With new details emerging almost every day about the Facebook data breach founder Mark Zuckerberg is apologizing, a lot.

This isn’t the first time Facebook has had legal issues because they played fast and loose with our data. And this isn’t the first time Zuckerberg has apologized. So I have to wonder whether his promises to do better will be enough. And if not, what will that mean for business owners who rely on the platform to build communities and reach new markets.

Let’s start with the facts:

Who is Cambridge Analytica?

They are a British political consulting firm with expertise in data mining, data analysis, and data brokerage. Essentially they collect and analyze data, using the information to develop targeted messages to influence individual behavior. The primary use of their data seems to be to influence elections around the world.

Is this wrong? Actually, no. Consumer research has been the foundation of marketing since the 1950’s. What’s different in this case is how the data was gathered.

How did they get the data?

Facebook collects a lot of information about us. Their entire business model is built on this data.

Facebook gave permission to University of Cambridge psychology professor Aleksandr Kogan to harvest information from users who downloaded his app — “thisisyourdigitallife.”  We know that 270,000 Facebook users downloaded the personality test. To build the personality profile users gave permission for data to be collected on their location, their friends, and content they liked. This was all allowed under Facebook’s Terms of Service (TOS).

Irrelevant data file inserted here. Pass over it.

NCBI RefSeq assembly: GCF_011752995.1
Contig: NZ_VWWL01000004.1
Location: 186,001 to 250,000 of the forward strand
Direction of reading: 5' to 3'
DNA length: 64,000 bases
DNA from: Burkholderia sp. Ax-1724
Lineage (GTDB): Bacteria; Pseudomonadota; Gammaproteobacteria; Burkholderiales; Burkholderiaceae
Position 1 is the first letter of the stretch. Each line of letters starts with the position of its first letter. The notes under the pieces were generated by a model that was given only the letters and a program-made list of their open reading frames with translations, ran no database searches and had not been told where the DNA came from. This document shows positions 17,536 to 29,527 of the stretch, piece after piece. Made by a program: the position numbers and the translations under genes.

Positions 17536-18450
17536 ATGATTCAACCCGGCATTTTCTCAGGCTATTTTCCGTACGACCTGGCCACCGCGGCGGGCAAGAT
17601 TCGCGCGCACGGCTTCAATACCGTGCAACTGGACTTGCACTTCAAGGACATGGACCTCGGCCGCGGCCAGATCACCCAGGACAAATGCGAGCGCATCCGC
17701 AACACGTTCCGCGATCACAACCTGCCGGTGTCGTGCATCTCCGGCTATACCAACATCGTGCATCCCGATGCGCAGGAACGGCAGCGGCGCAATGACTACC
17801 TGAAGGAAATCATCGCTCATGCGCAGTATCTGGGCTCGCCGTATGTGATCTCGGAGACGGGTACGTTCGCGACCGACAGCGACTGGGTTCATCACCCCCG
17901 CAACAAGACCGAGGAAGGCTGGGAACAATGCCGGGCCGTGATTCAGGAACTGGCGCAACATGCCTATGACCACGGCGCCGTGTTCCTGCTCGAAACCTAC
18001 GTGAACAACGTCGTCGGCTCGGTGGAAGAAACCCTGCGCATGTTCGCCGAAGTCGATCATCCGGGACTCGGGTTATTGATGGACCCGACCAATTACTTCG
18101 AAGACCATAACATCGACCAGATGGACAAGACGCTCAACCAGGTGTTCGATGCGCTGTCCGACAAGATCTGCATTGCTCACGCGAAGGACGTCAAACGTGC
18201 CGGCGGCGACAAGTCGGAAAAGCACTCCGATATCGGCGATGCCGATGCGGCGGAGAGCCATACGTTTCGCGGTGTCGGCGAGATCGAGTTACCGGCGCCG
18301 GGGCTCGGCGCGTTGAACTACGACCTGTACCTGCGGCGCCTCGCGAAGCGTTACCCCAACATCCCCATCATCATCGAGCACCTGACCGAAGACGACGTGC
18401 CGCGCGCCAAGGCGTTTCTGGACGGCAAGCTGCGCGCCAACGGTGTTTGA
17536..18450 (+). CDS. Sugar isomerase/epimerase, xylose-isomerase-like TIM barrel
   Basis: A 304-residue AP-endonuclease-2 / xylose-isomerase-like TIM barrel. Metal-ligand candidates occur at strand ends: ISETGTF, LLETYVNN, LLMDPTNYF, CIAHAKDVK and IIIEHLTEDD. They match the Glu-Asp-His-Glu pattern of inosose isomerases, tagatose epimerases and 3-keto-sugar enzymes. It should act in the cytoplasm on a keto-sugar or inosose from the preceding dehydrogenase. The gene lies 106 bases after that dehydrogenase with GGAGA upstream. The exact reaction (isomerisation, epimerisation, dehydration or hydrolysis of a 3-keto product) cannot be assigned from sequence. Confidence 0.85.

So where did all this go wrong? Instead of just collecting data on the 270,000 people who agreed to participate, the app also collected information on the behavior patterns of their friends. Original estimates were 50 million people, but we now know that more than 87 million people were swept up in this study. This expanded collection is in violation of Facebook’s TOS.

Kogan’s decision to give the data to Cambridge Analytica for use in their marketing programs was also wrong.

Did Facebook Do Enough?

In 2015 Facebook realized what had happened and they asked Cambridge Analytica to purge the data, but that obviously did not happen. So now, almost three years later as the story is coming out Mark Zuckerberg is apologizing for the Facebook data breach. But this time, it looks like his apologies and promises won’t be enough. These disclosures, combined with proof of Russian trolls using the Facebook advertising platform to run ads and create political events have made Facebook fans and critics angry.

Everyone is angry

Users feel betrayed and they are changing their behavior. The “Delete Facebook” movement is more show than action. People are unwilling to really give up the connections the Facebook community gives them, but they are dialing back. Users are logging in less often and sharing less information. They are accessing and raising their privacy settings and disconnecting the integration of many apps from Facebook.